Roslin sheep/genetics/aging questions
Kevin Paul Grant
grant at bit.csc.lsu.edu
Tue Mar 4 06:10:47 EST 1997
Forgive me if the material below shows a horrible ignorance of
basic biochemistry. I have no training in the area.
The genetic material used in the sheep cloning experiments so
recently in the news was taken from cells from adult sheep. The
procedure resulted in what appears to be another, normal sheep.
This gives rise to some interesting questions:
1. If aging is due to cumulative damage in DNA wouldn't a
cloning using DNA from the mammeries (the donor site,
according to the CNN story) of an adult sheep *not*
result in a normal, healthy clone sheep?
2. Are there cells ("stem" cells?) in a sheep's mammeries
that are not susceptible to such cumulative damage and
that were, in fact, used to get the needed DNA for
3. Perhaps the DNA used *was* age-damaged but something about
the cloning process or some natural process that takes
place during the development of the fetus reverses the
Now if I may drift slightly for just a moment, my understanding
1. The genes in DNA are covered by molecules that can prevent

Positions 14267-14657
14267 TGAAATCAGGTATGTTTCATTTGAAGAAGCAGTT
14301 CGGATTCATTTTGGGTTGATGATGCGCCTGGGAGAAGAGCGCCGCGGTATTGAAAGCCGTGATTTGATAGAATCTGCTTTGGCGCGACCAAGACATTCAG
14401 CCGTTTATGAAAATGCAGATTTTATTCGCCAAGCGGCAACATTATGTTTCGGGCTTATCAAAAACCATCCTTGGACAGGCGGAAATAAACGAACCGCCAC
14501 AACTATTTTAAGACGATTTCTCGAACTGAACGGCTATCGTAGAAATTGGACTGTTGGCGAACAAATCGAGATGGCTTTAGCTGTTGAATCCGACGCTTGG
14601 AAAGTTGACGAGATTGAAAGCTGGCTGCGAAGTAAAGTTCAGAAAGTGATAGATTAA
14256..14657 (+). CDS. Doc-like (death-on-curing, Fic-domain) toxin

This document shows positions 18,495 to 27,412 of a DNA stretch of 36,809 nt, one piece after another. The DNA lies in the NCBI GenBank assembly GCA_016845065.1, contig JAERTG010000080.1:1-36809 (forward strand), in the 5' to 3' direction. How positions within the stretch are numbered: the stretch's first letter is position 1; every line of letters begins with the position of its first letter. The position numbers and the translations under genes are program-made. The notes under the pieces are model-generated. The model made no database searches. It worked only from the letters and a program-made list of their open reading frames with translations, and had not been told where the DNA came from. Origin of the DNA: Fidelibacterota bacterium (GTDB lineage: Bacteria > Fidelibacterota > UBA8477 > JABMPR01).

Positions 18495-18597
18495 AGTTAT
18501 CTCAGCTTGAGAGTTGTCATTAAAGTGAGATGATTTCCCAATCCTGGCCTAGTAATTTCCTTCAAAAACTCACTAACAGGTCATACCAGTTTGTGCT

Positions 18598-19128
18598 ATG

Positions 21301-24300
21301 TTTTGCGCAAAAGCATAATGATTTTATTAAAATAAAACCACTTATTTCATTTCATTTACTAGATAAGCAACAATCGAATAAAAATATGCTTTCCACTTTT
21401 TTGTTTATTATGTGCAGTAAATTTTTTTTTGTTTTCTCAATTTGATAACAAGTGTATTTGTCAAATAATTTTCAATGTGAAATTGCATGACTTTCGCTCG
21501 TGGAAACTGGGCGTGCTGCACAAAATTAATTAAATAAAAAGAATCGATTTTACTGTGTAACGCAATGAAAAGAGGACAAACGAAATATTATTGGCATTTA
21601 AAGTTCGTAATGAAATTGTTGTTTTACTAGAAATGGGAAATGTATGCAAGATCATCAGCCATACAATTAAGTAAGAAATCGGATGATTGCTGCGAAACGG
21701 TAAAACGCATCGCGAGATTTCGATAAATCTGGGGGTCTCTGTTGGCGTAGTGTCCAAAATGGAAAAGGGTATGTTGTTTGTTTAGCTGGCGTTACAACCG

some of them from doing anything.
2. Every cell in the body has the same DNA but that what makes
the cells different is that each type of cell has its own
specific combination of "uncovered" genes that are able to
3. At different times the set of "uncovered" genes in a cell
4. All of this (and a lot more) is what comes under the heading
of "gene expression" in genetics textbooks.
Now the following question arises:
Has "naked" (completely lacking in any covering molecules)
DNA from a person ever been checked to see if it is the DNA
itself that accumulates age-related damage? Or is it possible
that it is the stuff that covers the various genes that gets
damaged and it is the symptoms of *this* damage that are at
least partially responsible for aging?
Perhaps the DNA in sex cells (as they exist in normal fertilization)
is completely "uncovered" and some part of the cloning (or fetal
development) process can completely "uncover" covered DNA, removing
the damaged covering material and thus allowing "adult" DNA to be
used for cloning purposes without resulting in a damaged end-product.
If any of this is reasonable, then perhaps a lot of what I've seen
bandied about concerning telomere length and DNA damage is not as
critical to the aging process as it would seem and restoring proper
gene-expression would be a more profitable avenue to pursue regarding
anti-aging. If this is reasonable, is there any material available
about this sort of thing? Has anyone ever tried such an approach and
if so what were the results?
None of what I'm writing is new, I'm sure. My interest here is more
along the lines of getting the answers to some questions like:
1. What are the stupid mistakes in what I've written?
2. Can anyone give me further information along the lines of
what I've written (at least the parts that aren't stupid)?
3. Does the successful use of "adult" DNA in the "Roslin" sheep
tell us anything about cumulative damage to genetic material
as a partial explanation of the symptoms of aging?"
More information about the Ageing